On Sunday, March 24, the national newsmagazine TV show, Dateline, is scheduled to air two segments about smoke alarms.  Here is a teaser of what will be aired.

http://todaynews.today.com/_news/2013/03/22/17403247-rossen-reports-kids-can-sleep-through-smoke-alarms-experts-say?lite

The first segment originally aired on TODAY in October and there were many concerns within the fire service about the information given in that report.  The International Association of Fire Chiefs (IAFC) issued a release urging its members to educate themselves on the issue, and criticizing TODAY for dispelling “half-information.”  CPSC and the major manufactures also all provided statements recommending for optimal protection, families should use both types of technology in their home. We are told that Dateline’s re-airing of this piece will re-emphasize how ionization technology works well in most fires and photoelectric tends to work faster in slow, smoky fires. Yet we want to make sure that any partial information is backed up with facts.  The upcoming segment focuses on photoelectric smoke alarms, and includes an interview with a woman who lost family members in a fire, a demonstration with Don Russell from Texas A&M Universityand an interview with the CPSC.

The second segment will focus on smoke alarm research conducted at National Children’s Hospital in Ohio regarding the effectiveness of parent-recorded voice warnings vs tonal warnings in waking children.  As many of you know there are alarms with this function already available.

Some points to keep in mind and to share if asked as a burn care expert :

–       Nearly every national fire expert, recommends having both types of smoke alarm in a home for optimal protection.  Regardless of technology, smoke alarms must pass the same tests to receive UL-listing, and studies show that both types provide adequate warning for egress.

–       Having a working smoke alarm does not guarantee that you will survive a fire – it increases your likelihood by 50%.  There are still many unknowns, which is why it’s so important that families install smoke alarms throughout the home, replace batteries every year and alarms every 10 years, and have an escape plan so they know what to do when an alarm sounds.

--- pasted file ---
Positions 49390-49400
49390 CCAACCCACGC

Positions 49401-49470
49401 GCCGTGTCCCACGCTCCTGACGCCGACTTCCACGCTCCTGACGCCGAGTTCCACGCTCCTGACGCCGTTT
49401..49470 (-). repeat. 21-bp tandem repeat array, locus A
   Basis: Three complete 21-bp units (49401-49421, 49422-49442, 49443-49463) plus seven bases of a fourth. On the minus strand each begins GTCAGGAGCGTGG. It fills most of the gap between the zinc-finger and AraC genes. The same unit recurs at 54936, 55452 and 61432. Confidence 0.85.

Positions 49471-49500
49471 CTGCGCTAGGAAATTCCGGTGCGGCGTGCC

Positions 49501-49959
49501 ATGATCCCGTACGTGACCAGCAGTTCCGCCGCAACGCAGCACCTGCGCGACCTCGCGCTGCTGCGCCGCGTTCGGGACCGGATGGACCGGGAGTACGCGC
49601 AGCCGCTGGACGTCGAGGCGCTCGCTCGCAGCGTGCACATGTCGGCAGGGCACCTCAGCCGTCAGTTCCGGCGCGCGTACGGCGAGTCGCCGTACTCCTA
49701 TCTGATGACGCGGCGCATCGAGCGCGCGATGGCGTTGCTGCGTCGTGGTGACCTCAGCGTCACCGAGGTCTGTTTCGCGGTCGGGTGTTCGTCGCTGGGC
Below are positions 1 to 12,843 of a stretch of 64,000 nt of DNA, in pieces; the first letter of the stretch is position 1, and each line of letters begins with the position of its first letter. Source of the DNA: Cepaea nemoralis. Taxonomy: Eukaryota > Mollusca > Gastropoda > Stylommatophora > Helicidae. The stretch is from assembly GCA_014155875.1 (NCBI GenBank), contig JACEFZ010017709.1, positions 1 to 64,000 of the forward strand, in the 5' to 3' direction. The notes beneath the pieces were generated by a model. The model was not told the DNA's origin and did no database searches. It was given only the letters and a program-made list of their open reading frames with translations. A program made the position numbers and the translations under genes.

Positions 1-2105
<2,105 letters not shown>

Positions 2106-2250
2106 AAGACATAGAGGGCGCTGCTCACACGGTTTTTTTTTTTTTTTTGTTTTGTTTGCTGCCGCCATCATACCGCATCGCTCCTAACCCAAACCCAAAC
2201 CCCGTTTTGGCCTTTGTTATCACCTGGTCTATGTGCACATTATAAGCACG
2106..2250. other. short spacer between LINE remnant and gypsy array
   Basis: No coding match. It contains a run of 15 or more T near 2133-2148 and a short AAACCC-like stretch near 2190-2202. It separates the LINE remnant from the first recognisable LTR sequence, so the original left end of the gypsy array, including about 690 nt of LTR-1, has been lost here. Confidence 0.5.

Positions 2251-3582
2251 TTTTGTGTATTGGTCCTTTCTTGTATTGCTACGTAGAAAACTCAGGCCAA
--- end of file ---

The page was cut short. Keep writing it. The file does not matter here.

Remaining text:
–       Regardless of technology, homes that do not have enough alarms are still under-protected.  Recent surveys show that three out of four homeowners don’t know where to place smoke alarms.  The NFPA recommends placing smoke alarms on each floor and inside and outside of sleeping areas.  IAFC along with Kidde, created a toolkit to help remind fire departments and the community about the proper locations for alarms.  It is available at www.smartalarmchoices.org

–       We asked Kidde a leading manufacturer of residential fire safety products about the technology, Kidde states they review industry data, trends and scientific studies in order to advance technology and create solutions to further protect people and property from fire and related hazards.  Recent examples include:

  • Launching a combination smoke/CO alarm with voice notification nearly ten years ago, based on research showing that voice may be more effective at waking children (the teaser report states they are not available yet)
  • Launching a wireless smoke alarm in 2005 to help bring the benefits of interconnection to nearly 100M homes, based on research showing that average time to escape a home has dropped from 17 minutes to three minutes
  • Launching a line of sealed-in battery smoke and CO alarms in 2012/2013 to help address the issue of battery removal and fire deaths; nearly 2/3 of all fire deaths occur in homes without alarms or with no working alarms, mainly due to dead or missing batteries.  This product line also eliminates homeowners’ top fire safety annoyance – low battery chirps – and was designed with location-based features to make it easier to choose the right alarm for the right location.

Dateline airs at 7pm ET and has an average audience of 6 million viewers.  It is critical that the consumers understand the facts about smoke alarms and it is also an opportunity for us to further educate the public on the topic of prevention, including those building new homes to add fire sprinklers to increase the chances of surviving a fire from 50% to 80%.

Thank you for your effort in sharing this important information with your family and friends to prevent further burn injuries and deaths.

Amy Acton
Executive Director

Phoenix Society Joins Efforts to Prevent Tragedy through Fire Sprinkler Incentive Act

By:  Amy Acton

Executive Director, Phoenix Society for Burn Survivors

For the past week, our hearts have been with our friends who were impacted by The Station fire in West Warwick, RI as they prepared themselves for the 10th anniversary, and all of the emotions that would bring.

I attended the memorial Sunday where that tragedy took place, to honor the 100 people who lost their lives that day.  As I stood there,  I recognized so many familiar faces, and was reminded of the efforts of so many people over the last 10 years who have worked, and continue to work, to support this community.